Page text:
Although he book is written with a vocabularly and a sentence structure geared toward younger readers, the author does not "dumb down" to youth level, which is great. It's an awfully quick read for an adult, quicker even than Harry Potter prose, but for a youth, it's gotta be just about right - long enough to challenge, not so long that the child reader will get bogged down in detail and become completely lost in the narrative.
I also appreciate the reality of it. Some reviewers have commented that it's maybe a little too realistic or grim or dark, but come on people - it's life. I'm glad my parents didn't feel the need to "protect" me, leaving me to grow into a functional adult human being. I'm glad Lerangis had the courage to include the scene of a man having his gangrenous feet axed off and of dogs dying in the cold, etc. Kids aren't stupid, and exposing them to real world issues isn't going to turn them into psychotics - it will turn them into normal adults who understand that a lot of stuff is dangerous, and who fear things realistically. Not that we need to add extra-realistic stuff to shock our kids, but we can't sugarcoat the world for them, either. People who are frostbit get their parts cut off. Dogs and people die in the cold. Ships get smashed by ice. People fall overboard. Sometimes people walk off into the snow, and are never seen again.
Two last quick notes: I am glad that Lerangis popped in some Greek from the Greek character. Not in a way that the reader will have to know it to understand the story, but it adds a bit more realism, and I think showing the young English reader some foreign words is helpful to broaden their horizons. I am also glad that he included a few literature references - he mentions the teen characters reading Jack London and some other actually existing meat-world writings, which will hopefully drive the reader to the library or bookstore. What a great (perhaps sneaky?) way to expose young readers to our great literature. The teen characters are also shown reading other books in order to learn about Antarctica, how to navigate, and to learn other things they will need for the trip.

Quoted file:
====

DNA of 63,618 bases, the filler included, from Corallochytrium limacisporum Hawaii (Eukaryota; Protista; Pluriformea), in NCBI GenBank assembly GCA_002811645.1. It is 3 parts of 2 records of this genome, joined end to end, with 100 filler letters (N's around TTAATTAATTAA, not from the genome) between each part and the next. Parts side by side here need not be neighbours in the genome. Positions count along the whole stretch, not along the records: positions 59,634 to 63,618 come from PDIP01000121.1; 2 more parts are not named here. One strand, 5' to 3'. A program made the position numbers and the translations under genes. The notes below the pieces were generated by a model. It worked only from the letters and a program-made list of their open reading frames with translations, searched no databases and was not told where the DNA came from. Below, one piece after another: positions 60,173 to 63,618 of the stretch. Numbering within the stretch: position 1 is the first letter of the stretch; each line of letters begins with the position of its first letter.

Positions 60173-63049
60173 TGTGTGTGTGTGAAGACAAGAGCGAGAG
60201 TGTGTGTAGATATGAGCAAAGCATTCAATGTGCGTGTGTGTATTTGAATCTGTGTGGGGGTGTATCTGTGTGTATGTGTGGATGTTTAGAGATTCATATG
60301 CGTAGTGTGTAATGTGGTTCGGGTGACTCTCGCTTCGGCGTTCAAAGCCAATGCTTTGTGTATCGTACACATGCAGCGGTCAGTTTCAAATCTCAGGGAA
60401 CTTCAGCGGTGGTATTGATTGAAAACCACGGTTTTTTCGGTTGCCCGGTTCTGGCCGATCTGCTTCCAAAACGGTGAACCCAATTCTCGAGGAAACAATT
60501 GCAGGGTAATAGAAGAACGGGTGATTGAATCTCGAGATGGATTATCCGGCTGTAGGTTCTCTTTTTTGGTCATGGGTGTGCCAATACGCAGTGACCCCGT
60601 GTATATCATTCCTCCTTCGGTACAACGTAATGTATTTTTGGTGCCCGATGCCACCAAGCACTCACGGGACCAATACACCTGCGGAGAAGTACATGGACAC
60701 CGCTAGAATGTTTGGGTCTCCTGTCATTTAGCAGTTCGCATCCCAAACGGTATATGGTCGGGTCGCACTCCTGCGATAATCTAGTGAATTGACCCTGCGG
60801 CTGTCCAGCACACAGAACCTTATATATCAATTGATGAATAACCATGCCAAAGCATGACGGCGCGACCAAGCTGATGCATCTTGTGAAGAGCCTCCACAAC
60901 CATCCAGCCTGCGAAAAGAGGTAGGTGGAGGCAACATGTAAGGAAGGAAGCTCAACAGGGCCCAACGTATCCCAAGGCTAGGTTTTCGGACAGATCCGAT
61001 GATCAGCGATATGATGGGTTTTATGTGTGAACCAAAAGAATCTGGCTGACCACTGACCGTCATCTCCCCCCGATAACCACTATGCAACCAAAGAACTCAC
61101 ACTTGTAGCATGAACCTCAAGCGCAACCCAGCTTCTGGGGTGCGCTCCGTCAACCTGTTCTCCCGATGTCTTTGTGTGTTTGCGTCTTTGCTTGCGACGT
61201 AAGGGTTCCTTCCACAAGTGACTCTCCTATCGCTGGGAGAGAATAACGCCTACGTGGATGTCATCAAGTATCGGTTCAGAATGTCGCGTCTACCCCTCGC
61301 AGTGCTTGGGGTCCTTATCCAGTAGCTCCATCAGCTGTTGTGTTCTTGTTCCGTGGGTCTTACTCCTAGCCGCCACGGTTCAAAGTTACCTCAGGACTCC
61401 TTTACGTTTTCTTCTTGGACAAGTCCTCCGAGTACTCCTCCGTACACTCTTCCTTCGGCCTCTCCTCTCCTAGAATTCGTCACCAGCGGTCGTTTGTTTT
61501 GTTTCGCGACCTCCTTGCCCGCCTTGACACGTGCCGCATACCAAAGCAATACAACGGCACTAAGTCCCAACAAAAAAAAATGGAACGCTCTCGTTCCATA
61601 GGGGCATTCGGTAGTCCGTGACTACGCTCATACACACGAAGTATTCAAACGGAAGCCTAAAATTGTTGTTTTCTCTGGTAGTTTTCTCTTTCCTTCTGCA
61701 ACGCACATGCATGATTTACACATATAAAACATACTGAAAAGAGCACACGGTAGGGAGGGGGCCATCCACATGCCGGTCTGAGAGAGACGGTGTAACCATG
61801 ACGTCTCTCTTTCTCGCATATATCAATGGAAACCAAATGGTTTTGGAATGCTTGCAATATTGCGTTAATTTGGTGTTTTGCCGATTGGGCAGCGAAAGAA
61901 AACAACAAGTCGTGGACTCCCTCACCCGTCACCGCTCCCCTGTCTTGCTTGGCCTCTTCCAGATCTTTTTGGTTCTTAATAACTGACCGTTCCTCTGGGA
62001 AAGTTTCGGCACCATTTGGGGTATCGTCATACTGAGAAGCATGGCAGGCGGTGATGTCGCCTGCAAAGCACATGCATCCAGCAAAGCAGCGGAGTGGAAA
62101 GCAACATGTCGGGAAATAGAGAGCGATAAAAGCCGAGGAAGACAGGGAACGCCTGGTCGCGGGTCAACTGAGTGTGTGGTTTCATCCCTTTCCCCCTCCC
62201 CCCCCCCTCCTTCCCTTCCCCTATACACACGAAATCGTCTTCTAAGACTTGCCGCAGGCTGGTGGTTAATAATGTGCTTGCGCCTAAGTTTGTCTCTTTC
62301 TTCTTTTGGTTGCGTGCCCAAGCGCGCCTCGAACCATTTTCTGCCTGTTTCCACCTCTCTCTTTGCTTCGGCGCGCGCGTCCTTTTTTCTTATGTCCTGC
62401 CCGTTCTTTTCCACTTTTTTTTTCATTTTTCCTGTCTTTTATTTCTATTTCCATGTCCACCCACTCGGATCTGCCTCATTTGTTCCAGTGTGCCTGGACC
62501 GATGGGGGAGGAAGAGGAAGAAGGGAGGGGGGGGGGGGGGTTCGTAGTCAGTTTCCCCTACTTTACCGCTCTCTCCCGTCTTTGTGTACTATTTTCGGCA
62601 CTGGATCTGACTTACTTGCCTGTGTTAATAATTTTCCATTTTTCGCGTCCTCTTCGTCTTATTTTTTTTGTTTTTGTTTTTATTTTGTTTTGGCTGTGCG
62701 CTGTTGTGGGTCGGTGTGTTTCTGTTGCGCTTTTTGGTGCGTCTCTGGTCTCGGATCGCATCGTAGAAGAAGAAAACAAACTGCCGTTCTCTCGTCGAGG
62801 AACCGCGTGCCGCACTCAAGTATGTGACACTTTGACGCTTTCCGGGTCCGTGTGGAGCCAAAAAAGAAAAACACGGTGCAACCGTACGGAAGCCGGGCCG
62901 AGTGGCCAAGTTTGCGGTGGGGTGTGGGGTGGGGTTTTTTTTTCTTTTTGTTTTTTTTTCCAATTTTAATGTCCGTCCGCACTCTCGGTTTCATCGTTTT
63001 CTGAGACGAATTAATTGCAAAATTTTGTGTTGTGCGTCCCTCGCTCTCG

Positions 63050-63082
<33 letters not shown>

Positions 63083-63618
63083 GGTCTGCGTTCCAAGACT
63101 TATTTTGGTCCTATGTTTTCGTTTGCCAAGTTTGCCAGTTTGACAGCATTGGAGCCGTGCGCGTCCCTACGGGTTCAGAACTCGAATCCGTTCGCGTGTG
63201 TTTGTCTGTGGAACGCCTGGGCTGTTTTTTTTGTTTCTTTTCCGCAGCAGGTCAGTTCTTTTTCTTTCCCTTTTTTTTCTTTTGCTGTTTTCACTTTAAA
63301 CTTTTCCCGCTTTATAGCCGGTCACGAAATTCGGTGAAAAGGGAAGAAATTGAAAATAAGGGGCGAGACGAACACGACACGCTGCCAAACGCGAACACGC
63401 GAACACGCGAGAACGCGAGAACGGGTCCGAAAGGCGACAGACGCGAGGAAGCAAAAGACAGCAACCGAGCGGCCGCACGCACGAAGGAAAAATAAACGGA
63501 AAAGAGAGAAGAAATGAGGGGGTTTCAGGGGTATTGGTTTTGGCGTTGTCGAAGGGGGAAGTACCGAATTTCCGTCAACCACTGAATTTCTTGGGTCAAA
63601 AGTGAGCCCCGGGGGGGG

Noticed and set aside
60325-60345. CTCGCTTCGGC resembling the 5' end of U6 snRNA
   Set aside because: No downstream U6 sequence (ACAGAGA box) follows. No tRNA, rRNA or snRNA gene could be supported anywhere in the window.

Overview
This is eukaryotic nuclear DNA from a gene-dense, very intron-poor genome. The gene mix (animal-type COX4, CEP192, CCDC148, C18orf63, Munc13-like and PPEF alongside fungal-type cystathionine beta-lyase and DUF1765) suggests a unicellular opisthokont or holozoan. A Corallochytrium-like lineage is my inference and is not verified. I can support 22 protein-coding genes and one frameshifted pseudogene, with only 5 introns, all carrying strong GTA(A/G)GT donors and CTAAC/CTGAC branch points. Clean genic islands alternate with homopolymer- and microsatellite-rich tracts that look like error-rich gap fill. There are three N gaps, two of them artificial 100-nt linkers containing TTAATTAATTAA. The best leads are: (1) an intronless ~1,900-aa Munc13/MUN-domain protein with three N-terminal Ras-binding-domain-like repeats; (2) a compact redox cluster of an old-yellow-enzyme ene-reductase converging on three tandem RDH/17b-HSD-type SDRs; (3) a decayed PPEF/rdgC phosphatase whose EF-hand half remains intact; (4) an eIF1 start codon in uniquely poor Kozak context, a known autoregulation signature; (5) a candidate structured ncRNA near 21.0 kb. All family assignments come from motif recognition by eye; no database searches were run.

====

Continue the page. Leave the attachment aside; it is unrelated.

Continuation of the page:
Lerangis' last pages in the book are a rarity: a bibliography (in a child's book!) and a list of web-page resources about Antarctica and about the original adventurers who first set foot on it's icy fields of blowing death.
A great book, certainly appropriate for younger readers. I'm very impressed, and will be passing this on to my young relatives. (great job, Peter!)
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on April 14, 2012
Antarctica: Journey to the Pole (Antarctica (Scholastic))I searched high and low for fiction about Antarctica and was quite excited when I found this, but this book just didn't cut it for me. I have laboured through it but I was looking for something for a reading group in my year 5 class that stimulated their imagination about Antarctica and really engaged them. Sadly this book did not meet the mark. I will not be using this novel as it is not written in a way that captures the audience. The author seems to get caught up in family politics which are not particularly engaging. All in all I am disappointed.